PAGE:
70 feature allows an external function to be called during pattern matching. See
71 the
72 .\" HREF
73 \fBpcrecallout\fP
74 .\"
75 documentation for details.
76 .P
77 9. Subpatterns that are called recursively or as "subroutines" are always
78 treated as atomic groups in PCRE. This is like Python, but unlike Perl.
79 .P
80 10. There are some differences that are concerned with the settings of captured
81 strings when part of a pattern is repeated. For example, matching "aba" against
82 the pattern /^(a(b)?)+$/ in Perl leaves $2 unset, but in PCRE it is set to "b".
83 .P
84 11. PCRE does support Perl 5.10's backtracking verbs (*ACCEPT), (*FAIL), (*F),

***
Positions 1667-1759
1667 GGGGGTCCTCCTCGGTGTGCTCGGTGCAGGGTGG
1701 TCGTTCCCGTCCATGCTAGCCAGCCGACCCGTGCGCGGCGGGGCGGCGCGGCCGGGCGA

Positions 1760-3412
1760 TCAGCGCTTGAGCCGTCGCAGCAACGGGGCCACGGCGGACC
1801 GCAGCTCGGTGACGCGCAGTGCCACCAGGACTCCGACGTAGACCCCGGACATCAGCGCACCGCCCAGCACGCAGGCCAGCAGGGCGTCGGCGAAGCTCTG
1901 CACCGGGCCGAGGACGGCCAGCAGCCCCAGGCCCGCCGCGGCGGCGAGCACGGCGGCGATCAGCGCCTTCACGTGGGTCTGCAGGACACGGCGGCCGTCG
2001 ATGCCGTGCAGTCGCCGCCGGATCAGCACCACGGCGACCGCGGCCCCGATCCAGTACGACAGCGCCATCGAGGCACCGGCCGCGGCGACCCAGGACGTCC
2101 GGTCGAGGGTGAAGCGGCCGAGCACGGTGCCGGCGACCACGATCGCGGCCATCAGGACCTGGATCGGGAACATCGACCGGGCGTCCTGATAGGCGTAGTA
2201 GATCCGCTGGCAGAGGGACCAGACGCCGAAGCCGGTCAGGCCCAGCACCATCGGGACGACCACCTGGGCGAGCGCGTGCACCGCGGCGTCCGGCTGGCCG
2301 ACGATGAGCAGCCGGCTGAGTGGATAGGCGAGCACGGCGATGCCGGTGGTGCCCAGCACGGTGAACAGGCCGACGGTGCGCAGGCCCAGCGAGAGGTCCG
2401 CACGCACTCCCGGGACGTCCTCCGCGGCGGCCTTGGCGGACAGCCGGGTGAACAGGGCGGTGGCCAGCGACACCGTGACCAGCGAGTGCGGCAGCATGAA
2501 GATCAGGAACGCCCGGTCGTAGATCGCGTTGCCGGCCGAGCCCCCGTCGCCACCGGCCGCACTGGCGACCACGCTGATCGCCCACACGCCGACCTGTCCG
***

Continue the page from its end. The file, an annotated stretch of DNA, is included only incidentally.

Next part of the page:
85 (*COMMIT), (*PRUNE), (*SKIP), and (*THEN), but only in the forms without an
86 argument. PCRE does not support (*MARK). If (*ACCEPT) is within capturing
87 parentheses, PCRE does not set that capture group; this is different to Perl.
88 .P
89 12. PCRE provides some extensions to the Perl regular expression facilities.
90 Perl 5.10 will include new features that are not in earlier versions, some of
91 which (such as named parentheses) have been in PCRE for some time. This list is
92 with respect to Perl 5.10:
93 .sp
94 (a) Although lookbehind assertions must match fixed length strings, each
95 alternative branch of a lookbehind assertion can match a different length of
96 string. Perl requires them all to have the same length.
97 .sp
98 (b) If PCRE_DOLLAR_ENDONLY is set and PCRE_MULTILINE is not set, the $
99 meta-character matches only at the very end of the string.
100 .sp
101 (c) If PCRE_EXTRA is set, a backslash followed by a letter with no special